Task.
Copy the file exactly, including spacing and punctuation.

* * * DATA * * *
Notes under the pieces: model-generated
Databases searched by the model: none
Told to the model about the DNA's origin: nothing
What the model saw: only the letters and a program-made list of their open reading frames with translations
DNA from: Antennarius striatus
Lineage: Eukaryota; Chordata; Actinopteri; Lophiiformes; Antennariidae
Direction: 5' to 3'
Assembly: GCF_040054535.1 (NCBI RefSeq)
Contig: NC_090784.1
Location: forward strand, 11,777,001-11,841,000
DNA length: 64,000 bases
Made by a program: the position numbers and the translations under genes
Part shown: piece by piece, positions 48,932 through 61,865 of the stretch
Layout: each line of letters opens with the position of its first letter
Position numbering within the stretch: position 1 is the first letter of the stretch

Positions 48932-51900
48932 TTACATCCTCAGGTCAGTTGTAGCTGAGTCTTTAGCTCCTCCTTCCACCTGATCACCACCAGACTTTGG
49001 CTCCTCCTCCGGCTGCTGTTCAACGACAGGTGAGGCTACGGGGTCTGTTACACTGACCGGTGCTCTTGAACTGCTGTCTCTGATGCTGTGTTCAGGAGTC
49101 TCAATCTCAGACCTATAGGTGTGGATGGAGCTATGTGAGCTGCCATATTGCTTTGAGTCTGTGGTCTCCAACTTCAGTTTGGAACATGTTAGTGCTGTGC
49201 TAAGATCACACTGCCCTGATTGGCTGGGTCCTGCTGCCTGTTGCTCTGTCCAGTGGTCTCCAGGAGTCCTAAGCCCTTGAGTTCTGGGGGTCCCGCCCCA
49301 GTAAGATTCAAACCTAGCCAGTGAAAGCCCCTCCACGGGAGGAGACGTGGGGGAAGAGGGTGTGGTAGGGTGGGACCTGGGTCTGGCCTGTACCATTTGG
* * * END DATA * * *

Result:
Notes under the pieces: model-generated
Databases searched by the model: none
Told to the model about the DNA's origin: nothing
What the model saw: only the letters and a program-made list of their open reading frames with translations
DNA from: Antennarius striatus
Lineage: Eukaryota; Chordata; Actinopteri; Lophiiformes; Antennariidae
Direction: 5' to 3'
Assembly: GCF_040054535.1 (NCBI RefSeq)
Contig: NC_090784.1
Location: forward strand, 11,777,001-11,841,000
DNA length: 64,000 bases
Made by a program: the position numbers and the translations under genes
Part shown: piece by piece, positions 48,932 through 61,865 of the stretch
Layout: each line of letters opens with the position of its first letter
Position numbering within the stretch: position 1 is the first letter of the stretch

Positions 48932-51900
48932 TTACATCCTCAGGTCAGTTGTAGCTGAGTCTTTAGCTCCTCCTTCCACCTGATCACCACCAGACTTTGG
49001 CTCCTCCTCCGGCTGCTGTTCAACGACAGGTGAGGCTACGGGGTCTGTTACACTGACCGGTGCTCTTGAACTGCTGTCTCTGATGCTGTGTTCAGGAGTC
49101 TCAATCTCAGACCTATAGGTGTGGATGGAGCTATGTGAGCTGCCATATTGCTTTGAGTCTGTGGTCTCCAACTTCAGTTTGGAACATGTTAGTGCTGTGC
49201 TAAGATCACACTGCCCTGATTGGCTGGGTCCTGCTGCCTGTTGCTCTGTCCAGTGGTCTCCAGGAGTCCTAAGCCCTTGAGTTCTGGGGGTCCCGCCCCA
49301 GTAAGATTCAAACCTAGCCAGTGAAAGCCCCTCCACGGGAGGAGACGTGGGGGAAGAGGGTGTGGTAGGGTGGGACCTGGGTCTGGCCTGTACCATTTGG